program.
2008-2009 New Resident Physics Orientation
Date
7/3 Thu
4th Floor Lib
7/8 Tue
Lower Lib
7/8 Tue
Lower Lib
7/8 Tues
Lower Lib
7/8 Tue
Lower Lib
7/8 Tue
Lower Lib
7/9 Wed
Lower Lib
7/9 Wed
Labs in Clinic
7/9 Wed
Lower Lib
7/9 Wed
Lower Lib
7/9 Wed
Lower Lib
7/10 Thu
Otho ENT, 3rd Flr
7/10 Thu
4th Floor Lib
7/10 Thu
4th Floor Lib
7/10 Thu
Lower Lib
7/11 Fri
4th Floor Lib
Category*
Hours
1
1
2
1
1
2
1
1
1
2
1
2
1
1
1
1
1
1
2
1
2
1
1
1
2
1
2
Time
1:00 PM –
4:00 PM
8:00 am –
10:00 am
10:00 am –
11:00 am
11:30 am –
1:30 PM
2:00 PM –
3:00 PM
3:00 PM –
4:00 PM
8:00 am –
10:00 am
10:00 am –
12:00 noon
1:00 PM –
2:00 PM
2:00 PM –
3:00 PM
3:00 PM –
4:00 PM
8:00 am –
10:00 am
10:00 am –
12:00 noon
1:00 PM
2:00 PM
2:00 PM 4:00 PM
8:00 am –
10:00 am
Topic
Machine Basics
On-call duties, Coding
Brachytherapy Overview
Resident Orientation I
Radiation Oncology
TomoTherapy Guest Lunch
Lecture
Research
Resident Orientation I
Radiation Oncology
Nursing
Brachytherapy Laboratory
RTT and Dosimetry Programs
Dosimetry
Lab, X-ray Scheduling
External Beam Conventional
External Beam
Hand Calculations
Machine Safety
Rad Onc Nomenclature
BCC Standards
External Beam IMRT/IGRT
Presenter
Kristi Owen 1:00 PM,B.
Kelly P. Slone (2–4 PM)
D. Wilson LDR,
K. Sowards HDR
Kristi Paris
Dr. Rock Mackie/Michael
Mills
Liz Wilson
Dr. William Spanos
Rosemary Wafford
Lisa Tobe
Keith Sowards HDR
Joel Handley LDR
Mellonie Brown
Judy Turner
Betty Achino
Decora Coleman; Lakisha
Phillips
Albert Zacarias
Josh James
Ted Steger
Joel Handley
Wendall Sargent
Tim Schadt
Michael Mills
Albert Zacarias – Trilogy
17
7/11 Fri
4th Floor Lib
7/11 Fri
Lower Lib
7/14 Mon
Lower Lib
7/14 Mon
Lower Lib
7/14 Mon
Lower Lib
7/15 Tue
4th Floor Lib
7/15 Tue
4th Floor Lib
7/15 Tue
4th Floor Lib
7/15 Tue
4th Floor Lib
7/16 Wed
Lower Lib
7/16 Wed
GYN Onc, 3rd Flr
1
2
1
2
2
2
2
1
2
2
2
2
1
2
2
2
2
2
2
10:00 am –
12:00 noon
1:00 PM 2:00 PM
8:00 am –
10:00 am
10:00 am –
12:00 noon
1:30 PM –
2:30 PM
8:00 am –
10:00 am
10:00 am –
12:00 noon
2:00 PM –
3:00 PM
3:00 PM –
4:00 PM
8:00 am –
10:00 am
10 am –
12:00 noon
IGRT Laboratory – Dosimetry,
DQA
Notes and Coding
Albert Zacarias - Trilogy
Josh James – Tomo
JoAnn Ross, Penny Sloan
Radiation Oncology QA
Michael Mills
QA in Aria
Albert Zacarias
Coding Orders & Front Office
JoAnn Ross & Penny
Slone
Kristi Paris
Resident Orientation II
Radiation Oncology
Radiation Safety
Michael Mills
Transcription
Pat Noonan
Resident Orientation II
Radiation Oncology
Radiation Biology in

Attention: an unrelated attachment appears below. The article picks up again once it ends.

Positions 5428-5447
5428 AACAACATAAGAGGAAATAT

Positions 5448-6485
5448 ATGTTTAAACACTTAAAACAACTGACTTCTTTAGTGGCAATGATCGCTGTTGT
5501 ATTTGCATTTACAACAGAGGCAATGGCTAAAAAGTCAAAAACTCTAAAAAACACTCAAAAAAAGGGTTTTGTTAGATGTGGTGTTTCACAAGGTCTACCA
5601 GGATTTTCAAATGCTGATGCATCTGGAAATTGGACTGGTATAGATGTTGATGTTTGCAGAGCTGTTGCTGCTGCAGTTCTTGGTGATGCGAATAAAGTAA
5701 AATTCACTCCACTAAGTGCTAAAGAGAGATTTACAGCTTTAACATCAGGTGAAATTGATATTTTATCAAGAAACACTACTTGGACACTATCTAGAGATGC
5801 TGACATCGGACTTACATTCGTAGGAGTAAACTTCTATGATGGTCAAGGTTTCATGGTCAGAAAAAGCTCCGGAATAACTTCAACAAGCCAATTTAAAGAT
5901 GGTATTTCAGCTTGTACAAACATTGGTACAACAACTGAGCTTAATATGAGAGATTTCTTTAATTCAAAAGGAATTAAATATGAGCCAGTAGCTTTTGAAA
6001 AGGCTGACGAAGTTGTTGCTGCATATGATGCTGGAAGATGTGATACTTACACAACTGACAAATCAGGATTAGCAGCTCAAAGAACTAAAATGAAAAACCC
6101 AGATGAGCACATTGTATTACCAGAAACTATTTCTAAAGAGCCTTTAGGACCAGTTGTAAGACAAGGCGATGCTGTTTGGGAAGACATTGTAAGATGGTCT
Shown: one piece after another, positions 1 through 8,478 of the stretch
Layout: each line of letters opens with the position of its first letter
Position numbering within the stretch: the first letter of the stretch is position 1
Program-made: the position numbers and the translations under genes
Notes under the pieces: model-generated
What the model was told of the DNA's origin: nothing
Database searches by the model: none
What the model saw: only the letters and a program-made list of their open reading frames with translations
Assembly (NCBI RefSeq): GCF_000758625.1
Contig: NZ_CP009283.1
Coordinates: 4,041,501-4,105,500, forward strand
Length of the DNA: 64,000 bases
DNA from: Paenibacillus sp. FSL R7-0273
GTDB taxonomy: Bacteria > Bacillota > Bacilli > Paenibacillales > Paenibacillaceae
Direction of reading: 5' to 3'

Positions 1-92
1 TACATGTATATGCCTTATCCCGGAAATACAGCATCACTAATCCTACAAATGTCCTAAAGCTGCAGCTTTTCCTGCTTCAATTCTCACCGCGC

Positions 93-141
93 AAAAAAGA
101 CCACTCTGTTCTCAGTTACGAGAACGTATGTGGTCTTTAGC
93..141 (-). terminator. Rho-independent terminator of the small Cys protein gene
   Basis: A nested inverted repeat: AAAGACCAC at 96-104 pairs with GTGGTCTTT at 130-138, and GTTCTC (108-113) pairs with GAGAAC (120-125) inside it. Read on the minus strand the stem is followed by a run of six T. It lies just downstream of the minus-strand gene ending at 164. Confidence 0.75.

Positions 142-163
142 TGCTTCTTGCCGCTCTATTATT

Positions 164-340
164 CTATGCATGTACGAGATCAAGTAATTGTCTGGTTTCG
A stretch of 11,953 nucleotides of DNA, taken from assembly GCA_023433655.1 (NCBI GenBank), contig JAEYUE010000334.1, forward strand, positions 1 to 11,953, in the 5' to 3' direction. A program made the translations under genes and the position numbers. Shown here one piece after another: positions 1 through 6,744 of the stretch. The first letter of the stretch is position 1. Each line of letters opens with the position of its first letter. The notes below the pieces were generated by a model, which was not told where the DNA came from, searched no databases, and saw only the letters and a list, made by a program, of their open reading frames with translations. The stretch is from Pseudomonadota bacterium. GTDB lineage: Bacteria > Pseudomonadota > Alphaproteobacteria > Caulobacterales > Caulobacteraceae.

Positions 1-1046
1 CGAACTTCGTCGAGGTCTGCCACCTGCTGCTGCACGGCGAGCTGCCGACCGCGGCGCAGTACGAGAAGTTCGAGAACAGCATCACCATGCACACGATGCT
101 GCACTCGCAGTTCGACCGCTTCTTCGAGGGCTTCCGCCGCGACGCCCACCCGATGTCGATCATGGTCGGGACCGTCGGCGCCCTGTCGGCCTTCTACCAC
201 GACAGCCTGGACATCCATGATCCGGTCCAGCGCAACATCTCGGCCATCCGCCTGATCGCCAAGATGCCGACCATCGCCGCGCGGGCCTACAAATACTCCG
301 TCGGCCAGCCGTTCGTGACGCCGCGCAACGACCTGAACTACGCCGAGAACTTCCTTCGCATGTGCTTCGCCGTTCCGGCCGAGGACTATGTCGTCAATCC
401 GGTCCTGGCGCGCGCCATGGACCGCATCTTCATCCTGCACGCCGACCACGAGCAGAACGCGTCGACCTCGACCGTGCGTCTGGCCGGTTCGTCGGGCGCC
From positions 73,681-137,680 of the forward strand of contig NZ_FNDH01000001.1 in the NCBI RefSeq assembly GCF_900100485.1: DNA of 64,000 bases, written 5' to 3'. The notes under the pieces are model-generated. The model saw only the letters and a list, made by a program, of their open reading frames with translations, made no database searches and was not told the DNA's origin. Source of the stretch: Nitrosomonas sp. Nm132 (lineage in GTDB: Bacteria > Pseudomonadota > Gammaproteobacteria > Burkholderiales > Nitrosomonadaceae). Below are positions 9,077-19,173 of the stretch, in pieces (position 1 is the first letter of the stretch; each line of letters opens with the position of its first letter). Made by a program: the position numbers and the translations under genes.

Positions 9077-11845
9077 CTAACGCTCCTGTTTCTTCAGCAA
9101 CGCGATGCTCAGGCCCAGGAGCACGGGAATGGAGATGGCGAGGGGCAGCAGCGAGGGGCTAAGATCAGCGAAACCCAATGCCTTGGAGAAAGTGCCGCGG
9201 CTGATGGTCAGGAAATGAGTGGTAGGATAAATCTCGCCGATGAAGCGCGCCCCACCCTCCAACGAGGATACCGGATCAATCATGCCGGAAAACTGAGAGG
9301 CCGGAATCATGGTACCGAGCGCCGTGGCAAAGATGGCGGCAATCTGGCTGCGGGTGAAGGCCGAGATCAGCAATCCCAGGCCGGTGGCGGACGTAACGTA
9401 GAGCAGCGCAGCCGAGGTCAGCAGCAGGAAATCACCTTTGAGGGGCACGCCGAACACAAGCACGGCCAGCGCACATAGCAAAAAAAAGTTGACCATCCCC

Radiation Oncology
Radiation Safety
Laboratory
William Spanos
Wayne Zundel
Keith Sowards
Joel Handley
After these lectures, the new physics residents are assigned to “shadow” radiation therapists in simulation and
on the various treatment machines for 2 weeks. This time is intended to give the new physics resident a
foundation on which the structured rotations are built. During the first month, the new physics resident also
undergoes CPR training and a TB test. All time spent during orientation and observing on the machines is
logged into the Typhon Group database.
All residents are assigned appropriate personnel radiation monitoring devices, including body and ring badges.
During the orientation process, the entering residents are required to attend one hour of instruction respecting
safety around linear accelerators, CT units and therapy simulators. A senior physicist and an engineer offer the
latter instruction. The University of Louisville Hospital offers CPR instruction. Entering residents are required
to attend a CPR course as soon as it can be arranged with the course director. A TB test is also required during
the first month of employment.
D
D1
Program Administration
Structure within Hospital or Medical Center
A six-person Physics Residency Committee (PRC) consists of the Program Director (PRC Chairman), the
Department Chairman, one faculty medical physicist, one staff medical physicist, one medical dosimetrist and
one radiation biologist. The PRC manages all aspects of the Residency Training Program in Radiation
18
Oncology Physics. The program operates entirely within the Department of Radiation Oncology, School of
Medicine, and University of Louisville. The University of Louisville – Department of Radiation Oncology
provides professional Radiation Physics and Radiation Oncology services to the Brown Cancer Center and the
University of Louisville Hospital. All equipment is located within the James Graham Brown Cancer Center and
the University of Louisville Hospital. A service contract between the Department and U of L Hospital provides
support for all physics services, including support for two physics residency positions. The Department of
Radiation Oncology, the University of Louisville Hospital, and the Medical Director of the Brown Cancer
Center strongly support the physics residency program, as evidenced by the letters of support in Attachment
3. The University of Louisville Hospital is owned by the University of Louisville, but operates as a separate
corporation. The University of Louisville Hospital leases space owned by the University of Louisville for
hospital and outpatient facilities. Physicians and medical physicists are employed by the University of
Louisville; dosimetrists are employed by the University of Louisville Hospital. Despite disparate sources of
income, all faculty and staff mentors work together as a team to fulfill the education / training mission of the
Brown Cancer Center. All faculty and staff have access to the Typhon Group system and are able to participate
in the completion/recording process of the resident competency progress and in the ongoing resident evaluation
process.